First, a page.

Reviewed – 16th January 2019
“It’s a powerful performance on a vital topic. However, Brawn’s one-hour runtime feels too long for the concept.”
At school Ryan was bullied for being skinny. He watched the most popular, attractive girls date the athletes with the most muscles. A few years later, working for his dad’s building company, Ryan is bullied again for being weak. He decides his body is the problem, and starts weight training. Once he has the body he wants, he’ll get everything else he wants too. That’s how it works, right? The more toned the muscles, the more interest from women, and the more respect from men.
Brawn, written and performed by Christopher Wollaton, is a one-hour monologue that exposes the male casualties of society’s obsession with body image. Often underreported and overlooked, the issue of men who suffer from anxiety and insecurity about their bodies is very real and can have devastating consequences. Brawn takes a hard look at Ryan’s struggle with body dysmorphic disorder and exercise addiction.
The play finds Ryan at a crisis point. He’s stopped going out with friends (they distract from his training routine), he’s stopped drinking (too many calories), he’s even stopped going to the gym, feeling like too many people are watching, judging, competing. Instead he spends almost all of his time in a makeshift gym in his parents’ garage, where the performance takes place. The set is one chair and two very heavy dumbbells, which Wollaton repeatedly lifts throughout the show.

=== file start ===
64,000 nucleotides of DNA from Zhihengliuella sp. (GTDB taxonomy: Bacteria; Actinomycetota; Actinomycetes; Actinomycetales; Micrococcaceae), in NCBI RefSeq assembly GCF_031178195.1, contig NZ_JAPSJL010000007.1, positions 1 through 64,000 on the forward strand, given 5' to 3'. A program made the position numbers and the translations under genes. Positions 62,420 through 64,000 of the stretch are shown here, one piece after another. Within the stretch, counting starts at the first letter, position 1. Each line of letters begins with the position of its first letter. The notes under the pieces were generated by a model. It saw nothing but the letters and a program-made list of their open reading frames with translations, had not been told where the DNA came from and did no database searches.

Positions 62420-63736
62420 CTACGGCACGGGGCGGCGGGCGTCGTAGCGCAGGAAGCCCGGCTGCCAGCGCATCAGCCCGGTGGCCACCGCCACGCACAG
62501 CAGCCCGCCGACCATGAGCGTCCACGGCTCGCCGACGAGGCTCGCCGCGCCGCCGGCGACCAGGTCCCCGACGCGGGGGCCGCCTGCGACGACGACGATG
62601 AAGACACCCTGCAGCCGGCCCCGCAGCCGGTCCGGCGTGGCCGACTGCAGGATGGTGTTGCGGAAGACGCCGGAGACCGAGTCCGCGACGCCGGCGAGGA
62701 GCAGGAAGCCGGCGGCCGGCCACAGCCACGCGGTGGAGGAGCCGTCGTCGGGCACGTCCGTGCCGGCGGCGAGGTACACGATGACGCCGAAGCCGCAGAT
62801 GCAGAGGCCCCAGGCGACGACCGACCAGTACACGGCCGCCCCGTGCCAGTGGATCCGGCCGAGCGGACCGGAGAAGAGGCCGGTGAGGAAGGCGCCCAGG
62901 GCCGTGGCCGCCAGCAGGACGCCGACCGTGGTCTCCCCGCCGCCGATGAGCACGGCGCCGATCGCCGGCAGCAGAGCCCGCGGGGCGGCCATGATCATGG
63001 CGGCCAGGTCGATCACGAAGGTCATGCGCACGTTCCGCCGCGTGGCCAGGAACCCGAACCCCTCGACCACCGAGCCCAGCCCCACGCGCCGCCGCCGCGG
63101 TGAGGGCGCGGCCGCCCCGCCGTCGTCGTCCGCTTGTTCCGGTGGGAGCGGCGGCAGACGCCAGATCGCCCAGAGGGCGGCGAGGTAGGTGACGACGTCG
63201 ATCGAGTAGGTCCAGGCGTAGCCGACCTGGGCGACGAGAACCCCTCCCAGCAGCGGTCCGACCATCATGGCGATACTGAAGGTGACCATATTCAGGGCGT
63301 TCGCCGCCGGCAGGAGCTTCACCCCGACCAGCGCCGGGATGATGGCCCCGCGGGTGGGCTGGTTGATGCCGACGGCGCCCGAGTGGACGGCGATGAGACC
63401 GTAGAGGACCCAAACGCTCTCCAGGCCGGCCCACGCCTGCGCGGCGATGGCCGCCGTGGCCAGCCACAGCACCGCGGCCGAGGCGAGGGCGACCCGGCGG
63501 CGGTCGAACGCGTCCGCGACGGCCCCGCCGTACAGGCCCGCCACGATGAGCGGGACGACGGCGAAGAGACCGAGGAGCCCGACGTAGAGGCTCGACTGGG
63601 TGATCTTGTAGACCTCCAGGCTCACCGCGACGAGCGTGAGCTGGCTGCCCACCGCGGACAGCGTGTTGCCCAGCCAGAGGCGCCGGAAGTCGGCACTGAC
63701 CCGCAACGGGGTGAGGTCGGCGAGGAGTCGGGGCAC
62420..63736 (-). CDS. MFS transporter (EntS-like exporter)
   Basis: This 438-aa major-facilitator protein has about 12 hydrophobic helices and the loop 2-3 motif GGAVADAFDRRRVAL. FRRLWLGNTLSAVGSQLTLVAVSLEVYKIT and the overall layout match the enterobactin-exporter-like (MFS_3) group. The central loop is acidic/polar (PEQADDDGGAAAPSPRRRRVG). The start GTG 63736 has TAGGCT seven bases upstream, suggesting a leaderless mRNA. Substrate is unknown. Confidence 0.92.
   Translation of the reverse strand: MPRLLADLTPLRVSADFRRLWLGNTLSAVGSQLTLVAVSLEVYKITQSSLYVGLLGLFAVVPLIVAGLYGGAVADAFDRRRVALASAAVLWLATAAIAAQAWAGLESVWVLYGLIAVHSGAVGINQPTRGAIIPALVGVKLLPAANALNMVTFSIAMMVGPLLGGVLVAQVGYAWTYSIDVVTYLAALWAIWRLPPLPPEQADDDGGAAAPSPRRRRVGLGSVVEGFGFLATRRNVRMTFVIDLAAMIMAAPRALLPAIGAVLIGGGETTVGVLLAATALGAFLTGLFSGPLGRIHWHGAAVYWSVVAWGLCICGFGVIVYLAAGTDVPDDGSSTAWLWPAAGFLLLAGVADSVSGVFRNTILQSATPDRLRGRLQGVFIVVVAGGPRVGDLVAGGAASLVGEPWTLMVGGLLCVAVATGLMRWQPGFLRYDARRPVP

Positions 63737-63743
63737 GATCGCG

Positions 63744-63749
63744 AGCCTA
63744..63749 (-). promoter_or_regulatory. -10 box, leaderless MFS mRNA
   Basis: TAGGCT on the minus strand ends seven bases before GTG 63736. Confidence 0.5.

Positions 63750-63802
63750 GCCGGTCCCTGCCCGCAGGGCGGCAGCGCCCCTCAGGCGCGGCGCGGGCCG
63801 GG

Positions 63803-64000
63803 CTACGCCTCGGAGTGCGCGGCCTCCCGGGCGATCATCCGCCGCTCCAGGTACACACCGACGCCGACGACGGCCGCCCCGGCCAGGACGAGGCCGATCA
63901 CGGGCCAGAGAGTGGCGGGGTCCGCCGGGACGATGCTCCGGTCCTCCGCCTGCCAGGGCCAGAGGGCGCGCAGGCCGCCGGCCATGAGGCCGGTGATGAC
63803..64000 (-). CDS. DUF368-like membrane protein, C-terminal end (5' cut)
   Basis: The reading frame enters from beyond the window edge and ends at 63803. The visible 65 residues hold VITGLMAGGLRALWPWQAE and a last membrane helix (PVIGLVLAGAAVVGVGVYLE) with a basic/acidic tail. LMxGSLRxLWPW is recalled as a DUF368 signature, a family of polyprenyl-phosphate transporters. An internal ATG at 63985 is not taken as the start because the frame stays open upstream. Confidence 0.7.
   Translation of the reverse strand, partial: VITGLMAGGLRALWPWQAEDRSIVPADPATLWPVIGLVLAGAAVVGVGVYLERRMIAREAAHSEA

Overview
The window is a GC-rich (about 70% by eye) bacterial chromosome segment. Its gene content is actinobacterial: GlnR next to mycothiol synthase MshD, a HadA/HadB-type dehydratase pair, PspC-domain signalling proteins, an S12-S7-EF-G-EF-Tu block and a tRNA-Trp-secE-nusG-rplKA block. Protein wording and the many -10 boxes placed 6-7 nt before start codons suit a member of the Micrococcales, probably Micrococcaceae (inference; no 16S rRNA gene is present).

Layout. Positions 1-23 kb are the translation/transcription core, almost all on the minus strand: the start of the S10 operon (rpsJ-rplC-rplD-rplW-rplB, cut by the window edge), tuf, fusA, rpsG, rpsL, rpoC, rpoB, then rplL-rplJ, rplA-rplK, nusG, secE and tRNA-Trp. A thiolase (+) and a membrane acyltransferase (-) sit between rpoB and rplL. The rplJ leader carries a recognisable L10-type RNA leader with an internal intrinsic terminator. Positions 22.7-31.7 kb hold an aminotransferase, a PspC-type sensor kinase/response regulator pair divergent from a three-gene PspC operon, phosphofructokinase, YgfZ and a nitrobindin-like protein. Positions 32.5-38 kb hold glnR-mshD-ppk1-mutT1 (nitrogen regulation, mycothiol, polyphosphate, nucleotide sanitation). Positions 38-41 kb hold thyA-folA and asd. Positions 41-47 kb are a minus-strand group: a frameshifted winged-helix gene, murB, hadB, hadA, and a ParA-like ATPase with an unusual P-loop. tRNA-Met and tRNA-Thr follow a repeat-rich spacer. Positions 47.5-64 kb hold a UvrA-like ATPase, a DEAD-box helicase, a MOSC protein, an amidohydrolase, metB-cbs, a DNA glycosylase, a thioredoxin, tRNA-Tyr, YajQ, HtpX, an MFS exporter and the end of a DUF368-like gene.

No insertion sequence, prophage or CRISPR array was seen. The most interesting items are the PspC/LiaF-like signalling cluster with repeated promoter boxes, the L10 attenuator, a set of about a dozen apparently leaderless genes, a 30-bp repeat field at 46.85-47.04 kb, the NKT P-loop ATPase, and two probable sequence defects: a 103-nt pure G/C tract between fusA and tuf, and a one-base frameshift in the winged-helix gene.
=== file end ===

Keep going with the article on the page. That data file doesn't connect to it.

Wollaton is a hypertense, caged animal. His stamina is impressive as he intersperses his lines with sets of pushups and dumbbell reps. It’s a powerful performance on a vital topic. However, Brawn’s one-hour runtime feels too long for the concept. Wollaton frequently rephrases the same ideas, and there’s very little sense of forward motion. Director Matt Staite may have intended the claustrophobic atmosphere – trapping the audience in one small, sparse space like Ryan’s disorder has trapped him in his mind – but the lack of progression, and that the lines are a lot of the same, makes it difficult to stay invested for the full hour.
Brawn is a thinly-stretched hour that could be a much stronger, higher-impact thirty or even fifteen minutes. Nevertheless, Wollaton gives voice to a scarcely heard perspective – one that absolutely deserves an audience. As a society, we need more stories that bring awareness to men’s mental health issues, also specifically to men’s struggles with body image, and though it could use some editing down, Brawn is one that’s stepping up to fill the void.
Reviewed by Addison Waite
Photography by Dann Cooper
The Space until 19th January
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